Inclined Bed Therapy (IBT)

A forum to discuss Chronic Cerebrospinal Venous Insufficiency and its relationship to Multiple Sclerosis.

Inclined Bed Therapy (IBT)

Postby AndrewKFletcher » Sun Mar 10, 2013 8:54 am

It's been a while since Inclined Bed Therapy was introduced to this forum and thought it is a good time to ask for progress updates from those of us using IBT.

A new page on Facebook has stimulated some very interesting results and I hear from new people testing IBT almost every day with the same predictable positive results.

For those of you who have not yet heard about what IBT is and has already achieved for people with multiple sclerosis.

Inclined Bed Therapy has been shown to improve health and wellbeing of the many who have tried.
It's simple! raise the head of your bed by 6 inches and sleep on it!

Inclined bed therapy is where one's bed is raised 6 to 8 inches at the head by using bricks, wedges, or blocks to raise it (even books). This can have a positive effect on your health and help with many disorders including:- Spinal cord injury, Multiple Sclerosis, back pain, Circulatory problems, acid reflux or GERD, sinus and respiratory disorders, sleep apnea, low metabolism, edema in the legs, and many others.

Its free to try for everyone. Feel free to tell your friends and families. Inclined Bed Therapy has brought a new lease of life to thousands and it can help you!

Inclined Bed Therapy should only be used as part of a healthy lifestyle. A healthy lifestyle includes following a healthy diet, maintaining a healthy weight, and being physically active.

You can find us on http://facebook.com/inclinedbedtherapy where you can share experiences, ask questions and learn more about how this simple non-invasive FREE therapy can help you and your family.

Andrew K Fletcher (Originator of IBT)
Last edited by AndrewKFletcher on Mon Jul 08, 2013 1:05 am, edited 1 time in total.
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Re: Inclined Bed Therapy (IBT) How is everyone?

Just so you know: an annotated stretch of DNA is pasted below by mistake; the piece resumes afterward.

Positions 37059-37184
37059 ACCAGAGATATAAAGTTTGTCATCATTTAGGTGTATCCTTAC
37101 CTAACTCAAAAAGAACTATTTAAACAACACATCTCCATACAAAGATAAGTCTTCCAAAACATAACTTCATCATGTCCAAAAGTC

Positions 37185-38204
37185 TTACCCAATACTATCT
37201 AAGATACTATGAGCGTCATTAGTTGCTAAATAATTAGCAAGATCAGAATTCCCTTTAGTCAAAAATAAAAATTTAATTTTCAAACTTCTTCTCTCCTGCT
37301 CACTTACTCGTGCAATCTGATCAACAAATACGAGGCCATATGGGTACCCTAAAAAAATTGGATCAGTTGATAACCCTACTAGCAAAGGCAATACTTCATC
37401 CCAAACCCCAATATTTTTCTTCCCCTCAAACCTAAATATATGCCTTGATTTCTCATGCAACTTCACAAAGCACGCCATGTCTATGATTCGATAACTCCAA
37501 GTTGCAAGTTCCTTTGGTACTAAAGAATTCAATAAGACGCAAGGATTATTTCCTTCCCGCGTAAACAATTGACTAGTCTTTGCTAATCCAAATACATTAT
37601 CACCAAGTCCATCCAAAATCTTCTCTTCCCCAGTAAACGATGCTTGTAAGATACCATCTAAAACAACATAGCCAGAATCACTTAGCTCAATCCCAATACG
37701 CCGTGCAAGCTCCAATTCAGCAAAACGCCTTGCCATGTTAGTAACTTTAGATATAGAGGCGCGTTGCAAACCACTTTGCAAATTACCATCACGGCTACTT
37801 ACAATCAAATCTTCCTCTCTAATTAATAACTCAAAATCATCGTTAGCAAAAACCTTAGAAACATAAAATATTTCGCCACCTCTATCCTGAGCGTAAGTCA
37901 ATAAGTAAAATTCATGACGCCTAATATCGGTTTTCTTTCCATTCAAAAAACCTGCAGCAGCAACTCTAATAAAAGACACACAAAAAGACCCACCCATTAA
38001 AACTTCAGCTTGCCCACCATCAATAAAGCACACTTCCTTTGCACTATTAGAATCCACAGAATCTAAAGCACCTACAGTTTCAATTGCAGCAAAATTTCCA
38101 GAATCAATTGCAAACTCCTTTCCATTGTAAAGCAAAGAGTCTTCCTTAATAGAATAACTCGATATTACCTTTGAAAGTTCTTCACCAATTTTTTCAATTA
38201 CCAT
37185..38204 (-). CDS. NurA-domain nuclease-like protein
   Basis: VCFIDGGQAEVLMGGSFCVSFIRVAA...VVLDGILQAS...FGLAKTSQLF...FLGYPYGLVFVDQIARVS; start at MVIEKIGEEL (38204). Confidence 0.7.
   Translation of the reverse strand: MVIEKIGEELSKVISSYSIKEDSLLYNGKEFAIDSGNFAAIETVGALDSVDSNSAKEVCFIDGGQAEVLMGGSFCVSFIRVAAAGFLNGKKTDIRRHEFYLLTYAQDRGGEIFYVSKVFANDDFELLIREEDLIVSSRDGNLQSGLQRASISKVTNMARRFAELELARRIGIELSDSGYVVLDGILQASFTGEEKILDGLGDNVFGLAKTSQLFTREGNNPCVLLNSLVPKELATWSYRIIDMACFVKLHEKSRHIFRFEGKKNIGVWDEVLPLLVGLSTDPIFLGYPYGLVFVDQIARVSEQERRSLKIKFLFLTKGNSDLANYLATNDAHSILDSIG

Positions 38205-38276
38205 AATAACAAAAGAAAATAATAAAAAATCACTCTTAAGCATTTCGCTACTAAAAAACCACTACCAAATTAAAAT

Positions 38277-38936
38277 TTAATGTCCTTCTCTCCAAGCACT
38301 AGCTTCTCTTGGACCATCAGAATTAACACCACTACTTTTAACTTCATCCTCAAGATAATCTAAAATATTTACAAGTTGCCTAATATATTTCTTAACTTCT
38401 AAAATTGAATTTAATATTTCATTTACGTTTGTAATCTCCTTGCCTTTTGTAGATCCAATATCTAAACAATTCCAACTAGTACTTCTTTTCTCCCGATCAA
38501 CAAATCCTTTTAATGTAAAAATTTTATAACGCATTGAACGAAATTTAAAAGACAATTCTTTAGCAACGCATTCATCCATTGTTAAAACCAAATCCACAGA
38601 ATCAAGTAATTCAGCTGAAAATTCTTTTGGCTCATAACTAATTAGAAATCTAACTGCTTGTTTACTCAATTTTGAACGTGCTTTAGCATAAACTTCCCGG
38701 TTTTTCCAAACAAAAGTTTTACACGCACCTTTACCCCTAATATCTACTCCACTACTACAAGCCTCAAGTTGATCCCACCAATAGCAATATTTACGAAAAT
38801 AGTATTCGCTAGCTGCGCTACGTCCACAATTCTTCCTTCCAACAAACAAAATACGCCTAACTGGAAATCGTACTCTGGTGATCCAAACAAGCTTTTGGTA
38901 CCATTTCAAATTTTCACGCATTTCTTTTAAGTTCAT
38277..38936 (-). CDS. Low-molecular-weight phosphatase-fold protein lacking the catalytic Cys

Postby Anonymoose » Sun Mar 10, 2013 2:01 pm

AKF,
I tried ibt for about 6 months after my first ms attack. I didn't notice a difference except it made my shoulders sore because I used to be a side sleeper and the gravity pulled my body down and left my shoulders up.

Have you noticed any correlation between the presentation of MS and those who ibt helps? I'm thinking it might be one of those aids that addresses ccsvi issues. I don't really know though.

Thank you for your contribution. I'm grateful that you've found and continue to passionately share something that helps some of us. :)
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Re: Inclined Bed Therapy (IBT) How is everyone?

Postby AndrewKFletcher » Sun Mar 10, 2013 2:31 pm

Thanks for responding to my post.

Do you generally have a problem with changing the side you sleep on and have you tried a memory foam mattress as these are great to sleep on on an inclined bed?

Do you live in a humid / damp area / home? If so have you tried using a dehumidifier?

As yet there is no correlation, people with progressive and relapsing remitting ms have benefited, some people have been using IBT since 1995 and Terri Harrison has remained symptom free since 97, she is on our Facebook page if anyone wants a chat, I am sure she will be more than willing to share her thoughts.